17 September 2019CopyrightSarah Morgan

Saudi-based Arabsat enabling beoutQ piracy: UEFA report

World football authorities claim to have proof that Saudi Arabia-based Arabsat is enabling pirate broadcaster beoutQ to operate, as they call on Saudi Arabian satellite providers to stop “providing a platform for piracy”.

Yesterday, September 16, a report published by brand protection firm MarkMonitor concluded “without question” that beoutQ’s pirate broadcasts have been transmitted using satellite infrastructure owned and operated by Arabsat.

Arabsat, a regional satellite operator based in Saudi Arabia whose largest shareholder is the Saudi government, has consistently denied any role in broadcasting pirate streams. Saudi officials have also rejected allegations of state involvement in beoutQ as baseless.

The MarkMonitor report, which totals 158 pages, was commissioned by football's world governing body FIFA, its confederations in Asia and Europe (AFC and Uefa), and European leagues including the Premier League, Bundesliga, Serie A and La Liga.

According to MarkMonitor, the results of its investigation strongly support the conclusion that the beoutQ pirate service is “a highly technically sophisticated and organised operation” which is regionally targeted at the Middle East and, in particular, Saudi Arabia.

A joint statement from the football bodies added that piracy harms “not just legitimate licensees, fans and players but also the sports that it abuses” and that cutting off beoutQ’s access to transmission services would be a major step in the fight to stop the pirate broadcasts.

The football bodies have previously attempted to shut down the pirate broadcaster without success.

In August, WIPR  reported that the football authorities believed they had exhausted all legal options in Saudi Arabia after engaging with nine different law firms in Saudi Arabia over the past 15 months, none of whom were willing to represent them.

“As copyright holders we have reached the conclusion, regrettably, that it is now not possible to retain legal counsel in Saudi Arabia which is willing or able to act on our behalf in filing a copyright complaint against beoutQ,” said the group at the time.

In the latest joint statement, hosted on FIFA’s website, the football bodies said that they have received reports that beoutQ transmissions are currently disrupted.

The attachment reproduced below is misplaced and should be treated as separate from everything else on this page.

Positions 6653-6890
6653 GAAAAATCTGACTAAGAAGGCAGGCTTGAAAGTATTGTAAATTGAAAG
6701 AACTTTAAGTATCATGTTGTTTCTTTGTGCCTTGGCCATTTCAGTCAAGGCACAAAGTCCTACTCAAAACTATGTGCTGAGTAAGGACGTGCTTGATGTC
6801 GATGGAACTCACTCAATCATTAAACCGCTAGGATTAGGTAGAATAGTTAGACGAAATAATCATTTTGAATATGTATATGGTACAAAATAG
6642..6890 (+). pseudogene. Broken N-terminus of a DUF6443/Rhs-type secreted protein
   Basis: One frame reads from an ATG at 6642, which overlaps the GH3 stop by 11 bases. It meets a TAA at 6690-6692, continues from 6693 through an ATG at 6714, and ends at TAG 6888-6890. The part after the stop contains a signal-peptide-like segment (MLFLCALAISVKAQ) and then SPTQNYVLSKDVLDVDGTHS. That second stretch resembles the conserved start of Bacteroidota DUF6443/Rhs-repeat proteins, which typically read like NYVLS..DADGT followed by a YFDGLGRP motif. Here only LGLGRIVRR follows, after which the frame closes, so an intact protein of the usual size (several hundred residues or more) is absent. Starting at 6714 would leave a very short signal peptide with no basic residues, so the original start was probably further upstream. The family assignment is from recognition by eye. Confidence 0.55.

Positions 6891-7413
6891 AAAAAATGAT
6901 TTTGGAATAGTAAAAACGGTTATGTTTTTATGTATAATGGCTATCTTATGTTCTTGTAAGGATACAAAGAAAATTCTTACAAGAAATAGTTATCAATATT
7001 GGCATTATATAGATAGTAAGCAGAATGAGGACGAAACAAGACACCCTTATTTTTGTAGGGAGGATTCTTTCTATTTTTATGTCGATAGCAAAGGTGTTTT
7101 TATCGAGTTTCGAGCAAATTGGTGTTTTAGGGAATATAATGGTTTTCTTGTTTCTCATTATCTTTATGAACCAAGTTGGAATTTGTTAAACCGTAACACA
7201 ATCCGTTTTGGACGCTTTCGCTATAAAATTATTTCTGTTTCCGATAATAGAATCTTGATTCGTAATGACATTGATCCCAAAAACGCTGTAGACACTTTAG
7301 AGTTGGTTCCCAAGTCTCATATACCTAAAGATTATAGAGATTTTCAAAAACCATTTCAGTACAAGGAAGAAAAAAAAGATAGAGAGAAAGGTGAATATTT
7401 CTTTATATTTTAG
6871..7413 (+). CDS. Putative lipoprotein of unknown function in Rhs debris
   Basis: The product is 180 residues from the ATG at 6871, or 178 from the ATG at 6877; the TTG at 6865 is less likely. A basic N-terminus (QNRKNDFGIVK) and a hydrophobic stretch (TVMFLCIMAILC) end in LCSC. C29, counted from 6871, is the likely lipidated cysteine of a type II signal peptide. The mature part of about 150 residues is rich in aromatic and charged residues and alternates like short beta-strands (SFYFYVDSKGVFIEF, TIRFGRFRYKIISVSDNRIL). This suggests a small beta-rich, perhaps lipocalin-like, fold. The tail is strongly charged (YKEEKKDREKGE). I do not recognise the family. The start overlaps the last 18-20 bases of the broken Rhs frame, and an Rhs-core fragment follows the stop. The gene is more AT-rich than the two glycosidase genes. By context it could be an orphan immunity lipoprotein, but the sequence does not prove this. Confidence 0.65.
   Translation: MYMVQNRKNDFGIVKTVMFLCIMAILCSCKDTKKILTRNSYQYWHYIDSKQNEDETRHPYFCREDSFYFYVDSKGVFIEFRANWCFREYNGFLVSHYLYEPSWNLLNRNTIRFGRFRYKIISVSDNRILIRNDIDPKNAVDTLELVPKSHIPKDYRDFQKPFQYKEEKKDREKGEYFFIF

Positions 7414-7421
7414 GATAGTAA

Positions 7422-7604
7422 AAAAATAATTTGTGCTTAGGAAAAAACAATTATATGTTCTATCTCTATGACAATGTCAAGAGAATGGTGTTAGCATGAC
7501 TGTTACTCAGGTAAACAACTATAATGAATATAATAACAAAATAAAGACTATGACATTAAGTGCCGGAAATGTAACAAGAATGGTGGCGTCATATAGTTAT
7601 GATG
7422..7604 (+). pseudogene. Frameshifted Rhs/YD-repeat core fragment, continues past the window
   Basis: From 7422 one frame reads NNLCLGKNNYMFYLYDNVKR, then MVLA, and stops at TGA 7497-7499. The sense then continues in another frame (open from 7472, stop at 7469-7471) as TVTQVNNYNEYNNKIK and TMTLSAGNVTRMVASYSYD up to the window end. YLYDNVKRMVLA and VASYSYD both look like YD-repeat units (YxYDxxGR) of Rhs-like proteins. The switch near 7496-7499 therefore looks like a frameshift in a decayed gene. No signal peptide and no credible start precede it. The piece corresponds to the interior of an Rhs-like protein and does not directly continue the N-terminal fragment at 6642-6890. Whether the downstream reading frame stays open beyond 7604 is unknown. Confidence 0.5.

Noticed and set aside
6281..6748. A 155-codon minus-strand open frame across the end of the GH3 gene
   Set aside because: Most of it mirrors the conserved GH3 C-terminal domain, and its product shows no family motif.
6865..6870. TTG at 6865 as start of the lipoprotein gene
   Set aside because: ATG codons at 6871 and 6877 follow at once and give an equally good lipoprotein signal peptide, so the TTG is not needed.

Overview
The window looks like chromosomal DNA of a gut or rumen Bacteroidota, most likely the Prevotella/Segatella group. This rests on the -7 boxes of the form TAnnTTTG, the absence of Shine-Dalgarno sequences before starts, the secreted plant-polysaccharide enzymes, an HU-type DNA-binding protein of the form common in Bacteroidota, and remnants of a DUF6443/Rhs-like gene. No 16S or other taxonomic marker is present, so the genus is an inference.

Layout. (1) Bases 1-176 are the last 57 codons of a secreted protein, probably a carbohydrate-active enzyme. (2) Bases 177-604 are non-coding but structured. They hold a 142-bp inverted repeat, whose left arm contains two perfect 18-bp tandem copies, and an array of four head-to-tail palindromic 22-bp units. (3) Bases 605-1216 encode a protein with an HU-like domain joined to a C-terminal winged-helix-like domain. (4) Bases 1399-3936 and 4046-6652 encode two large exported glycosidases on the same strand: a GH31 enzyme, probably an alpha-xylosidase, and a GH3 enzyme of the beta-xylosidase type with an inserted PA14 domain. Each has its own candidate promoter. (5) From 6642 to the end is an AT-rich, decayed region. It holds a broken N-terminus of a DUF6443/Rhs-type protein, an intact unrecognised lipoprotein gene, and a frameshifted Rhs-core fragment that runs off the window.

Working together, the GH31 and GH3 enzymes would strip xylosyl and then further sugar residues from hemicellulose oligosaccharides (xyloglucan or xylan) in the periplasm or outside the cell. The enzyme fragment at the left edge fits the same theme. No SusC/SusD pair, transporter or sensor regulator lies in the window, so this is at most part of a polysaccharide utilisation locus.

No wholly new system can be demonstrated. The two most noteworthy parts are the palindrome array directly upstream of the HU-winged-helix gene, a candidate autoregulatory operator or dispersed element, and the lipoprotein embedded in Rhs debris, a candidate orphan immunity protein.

Qatari broadcaster beIN Sports, which owns the right to broadcast football matches in the region, claimed that a French court had found Arabsat to be involved in the alleged piracy operation beoutQ in June.

However, Arabsat soon hit back at beIN’s account of the ruling in a lawsuit, claiming that the Qatari company had released  “false information”. In a statement, De Gaulle Fleurance & Associés, which represented Arabsat, said that the Paris court had “completely cleared” the satellite operator of the charges levelled by beIN.

Diplomatic relations

Relations between Qatar and Saudi Arabia have been fraught since June 2017, when several countries cut off diplomatic relations with Qatar, accusing it of supporting terrorism.

The following year, in October 2018, Qatar’s ministry of economy and commerce accused Saudi Arabia of violating the IP rights of Qatari citizens, in a filing at the World Trade Organization (WTO).

Qatar’s ministry alleged that, since the suspension of diplomatic relations, Saudi Arabia had violated Qatar’s trade rights and adversely impacted the IP rights of Qatari citizens.

Of particular concern to the ministry, Qatari company beIN Media Group was prohibited from broadcasting its content (including sports and entertainment programmes) within Saudi Arabia.

Following the ban, beoutQ reportedly started to broadcast beIN’s copyright-protected content in Saudi Arabia, and Saudi Arabia allegedly refused to take effective action to address beoutQ’s alleged IP violations.

In response, Saudi Arabia claimed that the WTO couldn’t resolve the IP dispute because of national security concerns.

But in December last year, the WTO announced that it would investigate Qatar’s allegations of IP breaches by Saudi Arabia.

WIPR has reached out to Arabsat for comment.

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